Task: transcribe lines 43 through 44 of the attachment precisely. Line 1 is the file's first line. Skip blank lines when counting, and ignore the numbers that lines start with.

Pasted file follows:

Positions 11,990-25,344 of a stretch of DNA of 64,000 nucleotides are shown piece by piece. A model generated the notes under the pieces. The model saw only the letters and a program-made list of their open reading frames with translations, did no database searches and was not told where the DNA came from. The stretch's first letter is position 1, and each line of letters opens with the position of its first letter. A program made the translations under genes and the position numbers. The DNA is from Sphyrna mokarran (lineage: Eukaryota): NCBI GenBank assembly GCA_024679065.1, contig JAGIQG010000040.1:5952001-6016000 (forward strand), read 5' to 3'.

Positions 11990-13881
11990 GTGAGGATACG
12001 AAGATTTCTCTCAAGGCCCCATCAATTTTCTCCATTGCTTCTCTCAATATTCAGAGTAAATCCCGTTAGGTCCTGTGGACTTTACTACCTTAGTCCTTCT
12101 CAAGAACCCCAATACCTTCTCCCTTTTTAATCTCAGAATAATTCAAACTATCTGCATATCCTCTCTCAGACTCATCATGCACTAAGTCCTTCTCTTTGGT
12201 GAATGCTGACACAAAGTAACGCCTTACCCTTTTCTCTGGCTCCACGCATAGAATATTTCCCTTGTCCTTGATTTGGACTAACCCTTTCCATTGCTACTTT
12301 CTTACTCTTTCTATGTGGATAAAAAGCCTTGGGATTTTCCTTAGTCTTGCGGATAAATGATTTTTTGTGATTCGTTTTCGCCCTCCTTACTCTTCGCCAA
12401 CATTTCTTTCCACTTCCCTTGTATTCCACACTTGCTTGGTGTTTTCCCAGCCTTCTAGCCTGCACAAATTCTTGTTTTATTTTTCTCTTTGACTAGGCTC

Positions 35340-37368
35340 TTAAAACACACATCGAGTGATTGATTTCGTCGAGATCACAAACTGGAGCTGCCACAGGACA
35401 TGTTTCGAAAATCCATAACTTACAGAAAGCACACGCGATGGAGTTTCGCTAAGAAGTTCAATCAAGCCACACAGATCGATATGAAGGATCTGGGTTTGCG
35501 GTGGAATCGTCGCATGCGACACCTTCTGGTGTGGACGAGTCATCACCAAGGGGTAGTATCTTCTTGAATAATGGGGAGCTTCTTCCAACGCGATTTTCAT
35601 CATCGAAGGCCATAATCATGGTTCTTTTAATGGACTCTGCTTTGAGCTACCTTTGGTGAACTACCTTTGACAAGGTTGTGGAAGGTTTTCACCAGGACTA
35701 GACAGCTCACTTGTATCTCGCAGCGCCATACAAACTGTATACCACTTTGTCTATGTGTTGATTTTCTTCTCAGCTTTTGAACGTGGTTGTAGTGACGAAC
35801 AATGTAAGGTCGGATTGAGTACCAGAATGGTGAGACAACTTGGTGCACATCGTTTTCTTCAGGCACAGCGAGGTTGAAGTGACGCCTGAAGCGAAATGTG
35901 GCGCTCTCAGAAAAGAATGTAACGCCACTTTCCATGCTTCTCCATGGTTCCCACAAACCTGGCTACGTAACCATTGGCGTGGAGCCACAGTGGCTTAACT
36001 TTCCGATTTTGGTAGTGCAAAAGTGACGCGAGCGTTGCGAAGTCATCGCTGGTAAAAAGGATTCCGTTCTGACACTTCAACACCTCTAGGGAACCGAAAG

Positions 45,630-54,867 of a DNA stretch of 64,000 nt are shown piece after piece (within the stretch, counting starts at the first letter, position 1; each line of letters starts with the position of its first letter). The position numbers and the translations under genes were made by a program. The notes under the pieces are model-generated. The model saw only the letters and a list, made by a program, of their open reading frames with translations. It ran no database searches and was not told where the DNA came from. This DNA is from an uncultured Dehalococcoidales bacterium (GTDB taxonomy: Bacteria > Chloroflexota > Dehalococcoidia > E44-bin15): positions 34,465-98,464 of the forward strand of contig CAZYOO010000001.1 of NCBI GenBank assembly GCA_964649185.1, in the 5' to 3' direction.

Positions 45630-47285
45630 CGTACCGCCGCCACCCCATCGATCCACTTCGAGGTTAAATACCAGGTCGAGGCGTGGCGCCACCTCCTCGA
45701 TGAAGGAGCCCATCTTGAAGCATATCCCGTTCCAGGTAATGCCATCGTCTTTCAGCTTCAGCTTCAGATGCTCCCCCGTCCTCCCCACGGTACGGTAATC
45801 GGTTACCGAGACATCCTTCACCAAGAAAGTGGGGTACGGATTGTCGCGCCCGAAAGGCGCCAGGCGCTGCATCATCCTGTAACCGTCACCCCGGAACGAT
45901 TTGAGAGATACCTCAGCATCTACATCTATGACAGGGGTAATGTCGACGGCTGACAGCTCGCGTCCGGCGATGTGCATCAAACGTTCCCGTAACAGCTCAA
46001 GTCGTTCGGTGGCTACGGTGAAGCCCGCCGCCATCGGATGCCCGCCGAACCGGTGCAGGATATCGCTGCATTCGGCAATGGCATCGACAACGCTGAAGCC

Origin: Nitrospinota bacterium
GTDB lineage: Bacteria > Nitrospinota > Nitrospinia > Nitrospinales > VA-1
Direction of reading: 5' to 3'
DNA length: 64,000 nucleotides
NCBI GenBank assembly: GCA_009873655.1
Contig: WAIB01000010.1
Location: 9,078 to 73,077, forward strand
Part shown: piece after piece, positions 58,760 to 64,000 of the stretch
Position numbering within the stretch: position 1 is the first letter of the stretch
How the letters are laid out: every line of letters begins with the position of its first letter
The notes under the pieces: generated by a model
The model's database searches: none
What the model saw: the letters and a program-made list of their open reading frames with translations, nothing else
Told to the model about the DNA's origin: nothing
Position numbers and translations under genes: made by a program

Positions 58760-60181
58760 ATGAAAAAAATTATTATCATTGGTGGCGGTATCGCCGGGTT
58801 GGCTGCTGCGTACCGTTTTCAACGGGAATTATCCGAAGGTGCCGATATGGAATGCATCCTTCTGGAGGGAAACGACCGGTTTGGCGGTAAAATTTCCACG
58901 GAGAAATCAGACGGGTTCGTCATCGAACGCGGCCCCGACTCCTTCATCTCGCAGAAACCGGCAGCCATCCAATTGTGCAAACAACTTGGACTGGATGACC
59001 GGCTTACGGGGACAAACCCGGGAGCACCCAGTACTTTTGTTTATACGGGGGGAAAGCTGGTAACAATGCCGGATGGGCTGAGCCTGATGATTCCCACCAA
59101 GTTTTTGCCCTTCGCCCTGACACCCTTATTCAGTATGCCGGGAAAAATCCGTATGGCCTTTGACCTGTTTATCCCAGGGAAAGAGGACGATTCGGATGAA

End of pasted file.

58901 GAGAAATCAGACGGGTTCGTCATCGAACGCGGCCCCGACTCCTTCATCTCGCAGAAACCGGCAGCCATCCAATTGTGCAAACAACTTGGACTGGATGACC
59001 GGCTTACGGGGACAAACCCGGGAGCACCCAGTACTTTTGTTTATACGGGGGGAAAGCTGGTAACAATGCCGGATGGGCTGAGCCTGATGATTCCCACCAA